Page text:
This Gentleman Jack recap for season two, episode six contains mild spoilers.
Anne Lister has been dealing with men all day! Tiresome, inarticulate men! Men up the hill doing her coal stuff and men down the hill doing her coal stuff. Men drawing up plans for her to open a hotel, a bookstore, a bank, a pipe shop, a haberdashery. An entire town within a town the likes of which would have Tom Nook seething with jealousy. They’re all telling her different things, giving her contradicting advice, trying to get her to fire the other men advising her, and all accusing each other of stealing her coal. On top of that, people keep mailing her and her dad that fake wedding announcement from the newspaper and it’s got the real Captain Lister so ruffled he tells her to stop parading her oddness around town and people will stop laughing at her. Anne, of course, would rather be cowered before by all men than laughed at by any man — but if a little piss baby boy giggle is what she has to endure on her way to taking over Halifax? Well, so be it. Even if that means her bowels are all wrong!
To make the most of her business posturing, Anne employs an age-old tactic this week: the lesbian power ponytail, a low and messy pony that can be flipped at-will to indicate all variety of annoyances. In fact, she flips it like the Queen’s own thoroughbred after saying to Mr. Holt: “If I were a man — for which I have a thousand and one reasons to thank providence I’m not — would you even think to question the amount of money I’m borrowing?” He gulps so hard it nearly chokes him.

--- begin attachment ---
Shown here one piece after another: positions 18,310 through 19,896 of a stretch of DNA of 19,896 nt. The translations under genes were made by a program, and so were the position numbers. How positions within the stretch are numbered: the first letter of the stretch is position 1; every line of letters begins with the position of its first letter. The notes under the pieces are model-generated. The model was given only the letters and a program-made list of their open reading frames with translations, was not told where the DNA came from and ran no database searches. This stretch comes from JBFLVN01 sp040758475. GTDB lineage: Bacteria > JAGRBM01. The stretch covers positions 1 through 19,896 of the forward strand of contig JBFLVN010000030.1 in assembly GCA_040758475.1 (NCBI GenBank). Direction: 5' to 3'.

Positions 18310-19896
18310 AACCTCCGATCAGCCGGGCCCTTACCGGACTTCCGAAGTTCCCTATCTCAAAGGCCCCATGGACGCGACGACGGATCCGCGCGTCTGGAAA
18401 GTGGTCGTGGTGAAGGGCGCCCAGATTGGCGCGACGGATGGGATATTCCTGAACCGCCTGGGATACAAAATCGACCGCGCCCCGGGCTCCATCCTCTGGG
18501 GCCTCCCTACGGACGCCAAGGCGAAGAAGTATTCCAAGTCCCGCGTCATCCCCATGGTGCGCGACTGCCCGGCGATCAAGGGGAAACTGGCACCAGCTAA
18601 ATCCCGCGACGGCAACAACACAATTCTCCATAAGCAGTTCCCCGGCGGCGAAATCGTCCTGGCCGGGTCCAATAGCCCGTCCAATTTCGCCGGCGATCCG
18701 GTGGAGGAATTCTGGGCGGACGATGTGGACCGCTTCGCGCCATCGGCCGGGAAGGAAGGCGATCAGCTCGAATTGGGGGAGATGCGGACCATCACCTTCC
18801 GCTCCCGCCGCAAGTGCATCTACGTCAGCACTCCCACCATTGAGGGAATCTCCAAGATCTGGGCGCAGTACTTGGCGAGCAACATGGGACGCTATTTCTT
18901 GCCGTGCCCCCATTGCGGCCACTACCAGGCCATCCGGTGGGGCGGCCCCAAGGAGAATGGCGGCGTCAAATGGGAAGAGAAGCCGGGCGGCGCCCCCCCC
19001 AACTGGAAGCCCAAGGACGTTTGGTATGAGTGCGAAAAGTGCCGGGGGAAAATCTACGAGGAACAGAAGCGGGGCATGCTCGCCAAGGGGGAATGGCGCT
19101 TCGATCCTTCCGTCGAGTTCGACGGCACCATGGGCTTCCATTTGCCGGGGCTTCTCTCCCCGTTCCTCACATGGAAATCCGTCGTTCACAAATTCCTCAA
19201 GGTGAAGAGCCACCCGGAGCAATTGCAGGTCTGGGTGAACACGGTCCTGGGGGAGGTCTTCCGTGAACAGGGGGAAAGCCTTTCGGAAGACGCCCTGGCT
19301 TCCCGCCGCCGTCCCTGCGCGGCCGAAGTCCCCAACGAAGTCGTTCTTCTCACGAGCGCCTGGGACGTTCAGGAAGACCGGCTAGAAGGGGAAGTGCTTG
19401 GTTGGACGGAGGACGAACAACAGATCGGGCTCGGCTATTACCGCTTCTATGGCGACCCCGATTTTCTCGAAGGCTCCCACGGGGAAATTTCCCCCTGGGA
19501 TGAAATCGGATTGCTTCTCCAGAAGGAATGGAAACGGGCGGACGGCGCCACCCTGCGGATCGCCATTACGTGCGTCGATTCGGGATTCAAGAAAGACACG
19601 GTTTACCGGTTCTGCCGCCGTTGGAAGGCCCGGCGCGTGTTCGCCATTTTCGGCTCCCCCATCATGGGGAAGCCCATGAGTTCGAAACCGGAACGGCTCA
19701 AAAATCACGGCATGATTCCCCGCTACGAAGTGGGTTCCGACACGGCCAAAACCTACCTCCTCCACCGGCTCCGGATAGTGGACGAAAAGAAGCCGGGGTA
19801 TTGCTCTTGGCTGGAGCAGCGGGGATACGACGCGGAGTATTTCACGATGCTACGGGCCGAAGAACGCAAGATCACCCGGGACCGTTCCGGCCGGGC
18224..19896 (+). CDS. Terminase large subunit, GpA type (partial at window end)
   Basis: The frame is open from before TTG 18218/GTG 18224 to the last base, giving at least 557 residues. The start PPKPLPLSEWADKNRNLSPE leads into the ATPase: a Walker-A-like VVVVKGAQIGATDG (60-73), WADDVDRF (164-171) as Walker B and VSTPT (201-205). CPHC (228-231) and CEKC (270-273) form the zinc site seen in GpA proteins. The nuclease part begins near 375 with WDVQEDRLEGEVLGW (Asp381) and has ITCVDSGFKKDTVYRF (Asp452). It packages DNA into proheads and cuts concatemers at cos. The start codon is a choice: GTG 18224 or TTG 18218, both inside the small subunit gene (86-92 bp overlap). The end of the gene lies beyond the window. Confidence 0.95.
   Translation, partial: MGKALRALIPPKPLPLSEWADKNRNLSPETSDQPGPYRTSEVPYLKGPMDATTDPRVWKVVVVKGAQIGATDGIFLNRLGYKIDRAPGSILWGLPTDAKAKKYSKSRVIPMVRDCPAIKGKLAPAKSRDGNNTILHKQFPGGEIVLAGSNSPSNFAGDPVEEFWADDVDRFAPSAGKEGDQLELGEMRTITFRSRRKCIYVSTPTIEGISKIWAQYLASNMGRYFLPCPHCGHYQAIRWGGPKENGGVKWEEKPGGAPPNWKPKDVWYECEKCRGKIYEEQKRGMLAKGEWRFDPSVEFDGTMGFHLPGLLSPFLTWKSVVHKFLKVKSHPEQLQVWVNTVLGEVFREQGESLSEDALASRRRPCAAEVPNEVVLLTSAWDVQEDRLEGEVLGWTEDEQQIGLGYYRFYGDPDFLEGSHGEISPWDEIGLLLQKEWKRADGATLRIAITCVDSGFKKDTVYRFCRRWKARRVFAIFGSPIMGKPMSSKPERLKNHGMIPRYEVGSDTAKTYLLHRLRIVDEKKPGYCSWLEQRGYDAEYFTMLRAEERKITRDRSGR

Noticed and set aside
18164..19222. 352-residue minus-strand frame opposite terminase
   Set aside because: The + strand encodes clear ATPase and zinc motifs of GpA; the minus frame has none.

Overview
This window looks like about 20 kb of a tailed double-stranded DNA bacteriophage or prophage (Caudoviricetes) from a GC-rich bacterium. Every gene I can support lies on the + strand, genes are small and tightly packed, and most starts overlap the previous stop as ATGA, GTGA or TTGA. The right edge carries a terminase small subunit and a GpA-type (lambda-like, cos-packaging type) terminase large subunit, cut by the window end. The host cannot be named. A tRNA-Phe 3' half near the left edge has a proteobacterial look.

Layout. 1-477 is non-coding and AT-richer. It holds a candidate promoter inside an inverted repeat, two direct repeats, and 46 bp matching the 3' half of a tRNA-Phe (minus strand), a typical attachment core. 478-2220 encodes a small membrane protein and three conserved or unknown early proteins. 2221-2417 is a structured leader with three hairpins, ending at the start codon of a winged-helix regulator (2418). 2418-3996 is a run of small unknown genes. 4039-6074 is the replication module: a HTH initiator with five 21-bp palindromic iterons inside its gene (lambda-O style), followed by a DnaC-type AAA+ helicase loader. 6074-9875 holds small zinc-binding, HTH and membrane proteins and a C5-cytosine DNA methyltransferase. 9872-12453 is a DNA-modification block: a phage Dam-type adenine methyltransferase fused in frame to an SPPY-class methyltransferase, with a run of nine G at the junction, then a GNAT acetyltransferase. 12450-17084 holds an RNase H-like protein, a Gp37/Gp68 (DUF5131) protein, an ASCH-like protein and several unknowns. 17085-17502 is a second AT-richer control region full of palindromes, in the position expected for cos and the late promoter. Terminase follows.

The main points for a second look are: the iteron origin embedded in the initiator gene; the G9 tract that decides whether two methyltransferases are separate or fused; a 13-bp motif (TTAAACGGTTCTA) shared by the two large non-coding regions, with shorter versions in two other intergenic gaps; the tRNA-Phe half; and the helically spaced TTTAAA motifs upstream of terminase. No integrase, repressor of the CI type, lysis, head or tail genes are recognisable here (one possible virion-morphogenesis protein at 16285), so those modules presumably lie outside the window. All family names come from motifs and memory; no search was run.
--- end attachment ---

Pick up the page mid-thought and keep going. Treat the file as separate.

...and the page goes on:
Also gulping and hee-hawing is Mr. Rawson, who visits his mean and brilliant closeted lesbian mother and nearly spits when he sees she’s taking tea with Anne Lister. His mom insults his coat (he’s never looked good in that color), tells Anne it’s a shame she can’t run for Prime Minister, and then announces to them both that Anne has the “superior powers of intellect and diplomacy and persuasion.” Anne smiles, winks, kisses her hand and glides away.
But, as usual, while business is taking up most of her time, the women in her life are taking up most of Anne’s energy and heartspace. Mariana is absolutely delighted with the fake wedding announcement and whips up the spiciest letter to Anne asking her if she has a copy Mariana can borrow. Please send it along with your next correspondence at your earliest convenience, etc. Mariana also says she’s been feeling a lot better since she and Anne boinked it out, and, in fact, please start using Adney’s full name when writing because it no longer causes her any pain. She’ll just be here, in her ghost mansion, with her fancy gowns and legible penmanship, calling Anne “Freddie,” and waiting. She writes that part in French simply to be petty and may the lesbian goddess bless her always.